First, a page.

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Regulating Racial Hatred

NCJ Number
S F Reid; R G Smith
Date Published
6 pages
The introduction of anti-racial vilification legislation in Australia and other countries has furthered the debate over two apparently conflicting rights, the right of all citizens to freedom of expression and the right of all citizens to live free from harassment and discrimination.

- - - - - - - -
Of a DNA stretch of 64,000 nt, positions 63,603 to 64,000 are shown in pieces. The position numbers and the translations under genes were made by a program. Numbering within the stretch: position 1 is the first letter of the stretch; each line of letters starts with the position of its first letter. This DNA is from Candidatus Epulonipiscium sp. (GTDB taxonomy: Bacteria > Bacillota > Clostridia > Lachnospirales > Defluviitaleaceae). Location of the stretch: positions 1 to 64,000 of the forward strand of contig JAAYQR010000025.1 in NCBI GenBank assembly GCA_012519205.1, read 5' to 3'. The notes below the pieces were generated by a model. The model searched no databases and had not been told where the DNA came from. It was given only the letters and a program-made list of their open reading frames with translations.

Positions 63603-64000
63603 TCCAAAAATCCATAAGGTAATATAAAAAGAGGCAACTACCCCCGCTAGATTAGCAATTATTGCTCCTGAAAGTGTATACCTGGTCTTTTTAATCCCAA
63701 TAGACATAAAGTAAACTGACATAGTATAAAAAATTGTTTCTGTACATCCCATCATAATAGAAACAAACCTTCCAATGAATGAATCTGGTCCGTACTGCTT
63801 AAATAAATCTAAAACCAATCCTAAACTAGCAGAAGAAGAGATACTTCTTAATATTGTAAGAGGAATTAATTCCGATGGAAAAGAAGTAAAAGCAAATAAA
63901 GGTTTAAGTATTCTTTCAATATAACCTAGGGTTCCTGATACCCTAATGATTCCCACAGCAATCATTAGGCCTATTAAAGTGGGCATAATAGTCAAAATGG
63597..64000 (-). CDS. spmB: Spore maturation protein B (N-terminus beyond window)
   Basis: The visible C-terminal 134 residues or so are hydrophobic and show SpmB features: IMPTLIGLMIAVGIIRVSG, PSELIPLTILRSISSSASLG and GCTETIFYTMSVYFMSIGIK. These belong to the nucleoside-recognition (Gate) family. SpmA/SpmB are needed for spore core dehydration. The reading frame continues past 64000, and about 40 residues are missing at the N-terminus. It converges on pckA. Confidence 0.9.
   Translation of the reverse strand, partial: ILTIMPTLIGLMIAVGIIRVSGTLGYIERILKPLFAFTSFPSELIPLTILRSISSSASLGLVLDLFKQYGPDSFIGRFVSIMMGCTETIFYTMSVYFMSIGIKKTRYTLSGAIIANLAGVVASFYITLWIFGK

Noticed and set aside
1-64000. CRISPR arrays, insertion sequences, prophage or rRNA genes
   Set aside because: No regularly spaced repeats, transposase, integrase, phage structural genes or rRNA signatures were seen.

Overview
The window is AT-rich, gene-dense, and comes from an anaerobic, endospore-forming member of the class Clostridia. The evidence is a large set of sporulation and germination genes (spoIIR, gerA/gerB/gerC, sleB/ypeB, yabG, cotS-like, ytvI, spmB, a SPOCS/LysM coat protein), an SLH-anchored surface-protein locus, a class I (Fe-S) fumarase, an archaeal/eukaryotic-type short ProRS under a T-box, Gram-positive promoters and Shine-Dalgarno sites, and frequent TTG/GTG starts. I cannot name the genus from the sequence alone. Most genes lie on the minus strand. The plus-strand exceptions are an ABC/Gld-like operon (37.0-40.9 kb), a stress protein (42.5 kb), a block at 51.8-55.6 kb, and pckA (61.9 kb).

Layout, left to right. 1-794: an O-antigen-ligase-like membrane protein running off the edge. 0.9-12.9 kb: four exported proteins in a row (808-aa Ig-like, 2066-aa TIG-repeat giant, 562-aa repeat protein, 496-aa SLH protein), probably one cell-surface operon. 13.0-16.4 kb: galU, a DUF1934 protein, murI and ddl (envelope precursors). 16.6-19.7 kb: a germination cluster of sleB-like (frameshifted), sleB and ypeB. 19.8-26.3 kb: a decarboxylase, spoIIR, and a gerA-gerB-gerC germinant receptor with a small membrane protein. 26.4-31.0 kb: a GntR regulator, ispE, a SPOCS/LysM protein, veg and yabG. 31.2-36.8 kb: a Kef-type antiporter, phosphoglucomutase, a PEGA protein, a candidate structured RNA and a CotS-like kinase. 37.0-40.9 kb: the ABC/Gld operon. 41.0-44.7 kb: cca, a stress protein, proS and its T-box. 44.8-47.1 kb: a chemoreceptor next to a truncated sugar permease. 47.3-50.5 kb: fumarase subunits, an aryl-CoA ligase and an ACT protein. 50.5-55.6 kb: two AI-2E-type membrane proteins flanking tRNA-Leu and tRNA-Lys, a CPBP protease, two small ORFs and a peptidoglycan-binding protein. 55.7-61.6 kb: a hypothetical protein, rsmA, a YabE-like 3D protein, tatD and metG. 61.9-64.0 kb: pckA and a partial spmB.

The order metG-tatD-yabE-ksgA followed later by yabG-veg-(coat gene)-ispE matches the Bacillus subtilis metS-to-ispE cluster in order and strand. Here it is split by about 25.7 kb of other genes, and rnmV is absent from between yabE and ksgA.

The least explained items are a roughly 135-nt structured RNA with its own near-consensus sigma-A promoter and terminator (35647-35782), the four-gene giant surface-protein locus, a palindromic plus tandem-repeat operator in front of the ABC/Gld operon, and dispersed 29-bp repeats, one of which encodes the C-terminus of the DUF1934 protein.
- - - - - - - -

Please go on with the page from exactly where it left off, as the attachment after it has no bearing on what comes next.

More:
New South Wales was the first state to regulate racial hatred. The Anti-Discrimination Act of 1977 makes it unlawful to incite hatred toward, serious contempt for, or severe ridicule of a person or group of persons based on race. Since October 1989, it has been reported that the Anti-Discrimination Board of New South Wales has dealt with a range of complaints dealing with racial vilification. Despite a gradual increase in the number of inquiries to the board regarding all forms of discrimination over the past 7 years, however, the number of inquiries and complaints regarding incidents of racial vilification has shown no clear trends. In recent years, most complaints of racial vilification have been made by males rather than females, and Aboriginal and Torres Strait Islanders have been the most frequently represented complainants of all ethnic groups. In Western Australia, the Criminal Code was amended in 1989 to regulate acts of racial hatred in direct response to various racist poster campaigns that occurred in the 1980s, but no prosecutions have occurred under this legislation. In Queensland, the Anti-Discrimination Act of 1991 provides that a person must not, by advocating racial or religious hatred, incite unlawful discrimination. In the Australian Capital Territory, the Discrimination Act of 1991 closely mirrors provisions of the New South Wales legislation and contains civil remedies for racial vilification and criminal penalties for serious racial vilification. Legislation has also been recently introduced in South Australia in response to concern about activities of extremist racial groups. The Racial Hatred Act of 1995, covering the entire Commonwealth of Australia, makes unlawful public acts that are reasonably likely to offend, insult, humiliate, or intimidate another person or group of persons. The effectiveness of the different laws is assessed in terms of criminal sanctions and civil remedies. 20 references and 2 tables


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